'Snow plow' parenting becoming new trend
You've probably heard of "helicopter parents," who hover over their kids all the time, but have you heard of "snow plow" parenting? It's a new trend in this increasingly competitive world. Some experts say overparenting could end up hurting, rather than helping your child.
Parents come in all types. Sometimes we play "tiger mom," sometimes "helicopter parent," and now, the "snow plow parent."
The snow plow parent pushes life's obstacles out of his or her child's way, be it bad grades, or being overlooked on a sports team. Leslie Todd is a Redwood Shores mother of two boys.
"I have definitely got the tools you can pull out to be a snow plow or helicopter or dive-bombing stealth," Todd said.
"Snow plow" when trying to snag her son Lucas a prime position on his baseball team.
"I brought lemon cupcakes to a baseball practice once and realized the coach doesn't like lemon," Todd said. "So I went home and baked new vanilla cupcakes and I brought them to his house that evening for his family to share."
Todd's parenting style and those of her friends Gina and Maria are not uncommon. In fact, their children are already successful. Maria's son, Alessandro, is an accomplished violinist. Gina's daughter Georgi is a competitive skier with Olympic dreams. And Todd's son Lucas excels in baseball and son Ben is a budding local theater star.
But educators are worried about Bay Area parents' increasing tendency to prevent their children from failing.
Kate Lussen is the assistant head of the International School of the Peninsula in Palo Alto, a private French and Mandarin immersion school.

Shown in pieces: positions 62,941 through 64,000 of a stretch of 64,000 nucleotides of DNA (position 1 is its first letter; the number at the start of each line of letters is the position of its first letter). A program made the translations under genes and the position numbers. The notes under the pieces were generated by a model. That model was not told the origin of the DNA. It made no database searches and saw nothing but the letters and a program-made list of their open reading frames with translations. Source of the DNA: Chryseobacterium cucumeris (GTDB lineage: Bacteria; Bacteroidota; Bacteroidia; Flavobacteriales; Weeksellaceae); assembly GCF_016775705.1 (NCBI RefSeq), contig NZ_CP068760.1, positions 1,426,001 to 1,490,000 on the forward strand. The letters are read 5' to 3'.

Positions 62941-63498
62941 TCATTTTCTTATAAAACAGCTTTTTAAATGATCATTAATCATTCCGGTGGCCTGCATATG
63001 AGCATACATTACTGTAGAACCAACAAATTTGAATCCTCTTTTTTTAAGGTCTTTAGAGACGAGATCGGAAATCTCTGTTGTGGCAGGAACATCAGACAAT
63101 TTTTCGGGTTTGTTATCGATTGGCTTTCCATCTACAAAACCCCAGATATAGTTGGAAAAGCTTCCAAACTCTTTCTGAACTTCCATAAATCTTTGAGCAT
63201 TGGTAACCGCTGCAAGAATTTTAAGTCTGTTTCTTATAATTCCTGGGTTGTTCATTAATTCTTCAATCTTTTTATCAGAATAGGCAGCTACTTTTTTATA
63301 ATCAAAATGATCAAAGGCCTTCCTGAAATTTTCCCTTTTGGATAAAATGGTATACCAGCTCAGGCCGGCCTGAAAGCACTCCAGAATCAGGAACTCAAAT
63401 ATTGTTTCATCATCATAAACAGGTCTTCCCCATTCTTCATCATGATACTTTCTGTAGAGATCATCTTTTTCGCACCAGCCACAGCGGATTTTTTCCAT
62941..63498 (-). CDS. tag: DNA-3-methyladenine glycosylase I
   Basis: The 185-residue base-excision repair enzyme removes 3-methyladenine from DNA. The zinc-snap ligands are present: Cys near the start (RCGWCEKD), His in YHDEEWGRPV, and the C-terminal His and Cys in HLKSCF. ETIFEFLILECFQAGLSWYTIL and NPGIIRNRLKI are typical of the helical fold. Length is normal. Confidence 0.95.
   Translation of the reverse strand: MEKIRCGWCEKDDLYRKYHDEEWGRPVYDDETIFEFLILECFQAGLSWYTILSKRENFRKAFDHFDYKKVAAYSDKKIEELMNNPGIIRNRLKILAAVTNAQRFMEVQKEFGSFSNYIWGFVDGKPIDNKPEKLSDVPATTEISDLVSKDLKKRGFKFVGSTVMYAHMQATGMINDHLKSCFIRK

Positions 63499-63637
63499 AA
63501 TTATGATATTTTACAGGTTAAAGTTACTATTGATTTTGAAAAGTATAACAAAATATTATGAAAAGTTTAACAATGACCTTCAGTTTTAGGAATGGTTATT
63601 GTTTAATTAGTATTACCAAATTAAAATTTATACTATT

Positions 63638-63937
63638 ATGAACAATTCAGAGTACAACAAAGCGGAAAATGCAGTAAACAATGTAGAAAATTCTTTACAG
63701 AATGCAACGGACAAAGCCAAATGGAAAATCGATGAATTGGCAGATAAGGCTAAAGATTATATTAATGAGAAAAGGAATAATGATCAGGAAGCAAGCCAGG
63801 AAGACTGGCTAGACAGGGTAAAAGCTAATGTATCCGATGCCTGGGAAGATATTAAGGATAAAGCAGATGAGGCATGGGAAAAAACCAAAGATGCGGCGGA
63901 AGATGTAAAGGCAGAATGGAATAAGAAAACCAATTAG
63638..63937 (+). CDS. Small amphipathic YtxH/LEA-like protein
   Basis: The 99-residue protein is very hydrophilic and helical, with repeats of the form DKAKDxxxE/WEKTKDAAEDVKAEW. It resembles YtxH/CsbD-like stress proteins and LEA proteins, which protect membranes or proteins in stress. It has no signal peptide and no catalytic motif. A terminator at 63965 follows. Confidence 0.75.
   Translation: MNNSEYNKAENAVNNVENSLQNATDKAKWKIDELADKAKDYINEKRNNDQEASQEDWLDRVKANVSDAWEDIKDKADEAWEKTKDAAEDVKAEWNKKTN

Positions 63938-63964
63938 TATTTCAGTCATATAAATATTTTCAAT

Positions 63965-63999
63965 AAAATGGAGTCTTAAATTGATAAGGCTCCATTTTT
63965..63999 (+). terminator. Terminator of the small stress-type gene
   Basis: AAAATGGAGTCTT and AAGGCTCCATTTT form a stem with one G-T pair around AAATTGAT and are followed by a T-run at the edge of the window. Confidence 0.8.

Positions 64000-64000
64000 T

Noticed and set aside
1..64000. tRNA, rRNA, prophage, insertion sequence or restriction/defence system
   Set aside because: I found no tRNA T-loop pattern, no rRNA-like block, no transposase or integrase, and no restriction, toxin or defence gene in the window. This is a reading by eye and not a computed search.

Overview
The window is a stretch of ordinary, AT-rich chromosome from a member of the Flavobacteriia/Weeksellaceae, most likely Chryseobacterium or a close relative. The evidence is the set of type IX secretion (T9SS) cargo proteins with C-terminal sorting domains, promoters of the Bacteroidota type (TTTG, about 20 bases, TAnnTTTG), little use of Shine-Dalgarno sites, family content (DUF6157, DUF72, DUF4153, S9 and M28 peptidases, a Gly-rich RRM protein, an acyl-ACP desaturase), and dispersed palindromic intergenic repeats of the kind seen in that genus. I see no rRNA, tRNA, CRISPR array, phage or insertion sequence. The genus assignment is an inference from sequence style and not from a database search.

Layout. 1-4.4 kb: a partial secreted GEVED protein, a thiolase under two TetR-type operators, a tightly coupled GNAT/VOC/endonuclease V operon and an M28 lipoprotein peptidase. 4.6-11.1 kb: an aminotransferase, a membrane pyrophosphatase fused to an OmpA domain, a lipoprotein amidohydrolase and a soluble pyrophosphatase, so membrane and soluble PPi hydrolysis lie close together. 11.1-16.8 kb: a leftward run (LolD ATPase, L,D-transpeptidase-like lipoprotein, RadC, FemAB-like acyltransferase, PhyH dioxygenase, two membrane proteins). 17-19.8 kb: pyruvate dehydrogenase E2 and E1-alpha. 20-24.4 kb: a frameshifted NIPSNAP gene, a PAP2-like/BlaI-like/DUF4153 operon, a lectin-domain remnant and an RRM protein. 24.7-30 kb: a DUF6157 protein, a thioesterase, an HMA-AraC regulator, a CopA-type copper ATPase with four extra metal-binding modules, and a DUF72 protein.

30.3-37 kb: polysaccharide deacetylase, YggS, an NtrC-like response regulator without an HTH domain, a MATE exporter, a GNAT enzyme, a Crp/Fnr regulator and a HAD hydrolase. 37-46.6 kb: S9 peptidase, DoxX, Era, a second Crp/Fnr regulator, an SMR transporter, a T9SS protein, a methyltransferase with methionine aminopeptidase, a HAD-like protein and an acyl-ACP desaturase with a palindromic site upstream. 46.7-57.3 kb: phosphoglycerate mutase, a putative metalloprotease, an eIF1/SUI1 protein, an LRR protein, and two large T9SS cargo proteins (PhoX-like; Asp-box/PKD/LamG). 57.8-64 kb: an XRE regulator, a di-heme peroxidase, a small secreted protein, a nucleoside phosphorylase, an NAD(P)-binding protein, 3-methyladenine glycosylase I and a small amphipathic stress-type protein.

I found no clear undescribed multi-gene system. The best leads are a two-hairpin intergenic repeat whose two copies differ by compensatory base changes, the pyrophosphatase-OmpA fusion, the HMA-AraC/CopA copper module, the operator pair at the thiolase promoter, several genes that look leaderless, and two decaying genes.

"We have people who come to open houses and tours and say 'OK, if my child goes here will they get into Stanford?'" Lussen said.
In San Mateo, Aragon High School athletic director Steve Sells says it's evident in sports, "A lot more money is spent on club activity outside of school," he said. "And a lot more in the way of private lessons."
He sees parents deterring kids from trying other sports, to focus on success in one sport. One result is over-use injuries at a young age.
Renowned Stanford psychologist Carol Dweck, Ph.D., warns of another consequence, "They're teaching their children a terrible lesson," she said. "If you're not good at something immediately, get out. It's humiliating to be a novice."
Dweck's book "Mindset" details her research, showing when students are praised for achievement, they actually become fearful of failure and stop trying.
On the other hand, "We said, 'When you get something wrong, it means you need more effort or you need to try another strategy.' And guess what happened? They became more resilient."
Dweck points out all successful Silicon Valley entrepreneurs have failed early and often, and learned from their mistakes. That is something for all parents -- snow plow, helicopter, or tiger -- to remember.
parenting, health, kristen sze
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